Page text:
f the sediment has come from it?


9. Salinity

The map shows areas of high risk of salinisation in pink. When the water table is within two
metres of the sur
face it is within the root zone of many plants. At this depth the soil also acts
like a sponge, drawing the sal
ine

water up as groundwater evaporates from the surface, this is
called capillary rise.


The blue salinity meters in the diagram measure salini
ty in EC's (electrical conductivity
units). The digital display is not wide enough to show the full number so there is a small 100
in the top left corner indicating all readings need to be multiplied by 100 e.g. a reading of 5
would be 500 uS. The Pacific
Ocean is approximately 58 000 EC.









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10. Salinity: water cycle

The top of the groundwater, the water table, is in dynamic equilibrium. It rises or falls as it
adjusts to changes in either the inputs from rainwater or outputs from evaporation,
transpiration or drainage. If there are a number of wet years, inputs increa
se and the water
table rises, in dry years it falls.


Trees transpire water from their leaves and act like pumps, taking water out of the ground. If
trees are cleared from the catchment, less water is taken out of the groundwater and the water
table adjusts by rising.

Cloud droplets like to form around a nuc
leus, usually a dust particle if the air came from
central Australia or a salt crystal if the air mass came from over an ocean. In our area, about
12 kilograms of salt per hectare, rains out each year and becomes part of the soil.

If the water table rises
, some of the salt in the soil dissolves and moves with the groundwater
down the catchment.

Tasks

As the water table rises and falls as inputs and outputs of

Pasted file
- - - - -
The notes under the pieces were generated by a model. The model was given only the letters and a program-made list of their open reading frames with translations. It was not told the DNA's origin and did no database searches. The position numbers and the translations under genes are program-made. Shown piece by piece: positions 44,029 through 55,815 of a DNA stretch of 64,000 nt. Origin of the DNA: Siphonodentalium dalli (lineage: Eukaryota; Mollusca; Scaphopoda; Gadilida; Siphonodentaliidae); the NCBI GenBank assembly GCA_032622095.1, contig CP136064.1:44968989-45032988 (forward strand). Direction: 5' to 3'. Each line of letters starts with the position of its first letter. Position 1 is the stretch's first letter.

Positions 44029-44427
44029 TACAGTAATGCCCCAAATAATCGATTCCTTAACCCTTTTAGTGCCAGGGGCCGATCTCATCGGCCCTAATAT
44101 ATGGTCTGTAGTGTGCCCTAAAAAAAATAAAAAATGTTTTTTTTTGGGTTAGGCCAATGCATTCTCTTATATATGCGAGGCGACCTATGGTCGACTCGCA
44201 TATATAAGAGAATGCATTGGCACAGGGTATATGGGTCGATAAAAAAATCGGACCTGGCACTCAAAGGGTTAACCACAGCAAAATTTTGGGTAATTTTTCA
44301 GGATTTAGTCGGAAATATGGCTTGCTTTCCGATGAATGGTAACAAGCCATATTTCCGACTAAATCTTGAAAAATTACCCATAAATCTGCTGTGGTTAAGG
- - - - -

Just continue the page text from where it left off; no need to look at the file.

water vary it is said to be in?

What type of particle will cloud droplets form around if the air
has come from over the
ocean?





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11. Salinity: groundwater

Groundwater moves down the catchment but the soils around the lake have low permeability
forcing the groundwater to the surface. Where this occurs it is called a groundwater discharge
area.


There are a number of factors contributing to dryland salinity around the lake:



the upper catchment is a groundwater recharge area, the weathered rock is permeable
and allows rainwater to infiltrate to become part of the groundwater



the soils around the
lake have very low permeability so groundwater passes through it
very slowly, forcing it to back up and come to the surface



watering of gardens in the urban area around the lake



most native vegetation has been cleared from the catchment

Quiz

What is the
t
erm
for the top of the groundwater?


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12. Salinity: piezometer

Piezometers are bores which allow access to
the groundwater for sampling. The bore is
lined with plastic pipe which is protected at
the surface by a steel pipe.

The diagrams show changes to the

depth of
the water table and salinity of the
groundwater at piezometer 2d located near
the south east corner of Lake Albert.

The height of the water table and groundwater
salinity concentration change over
time
as
inputs and outputs of groundwater vary.















A bore used t
o gain access to the watertable

is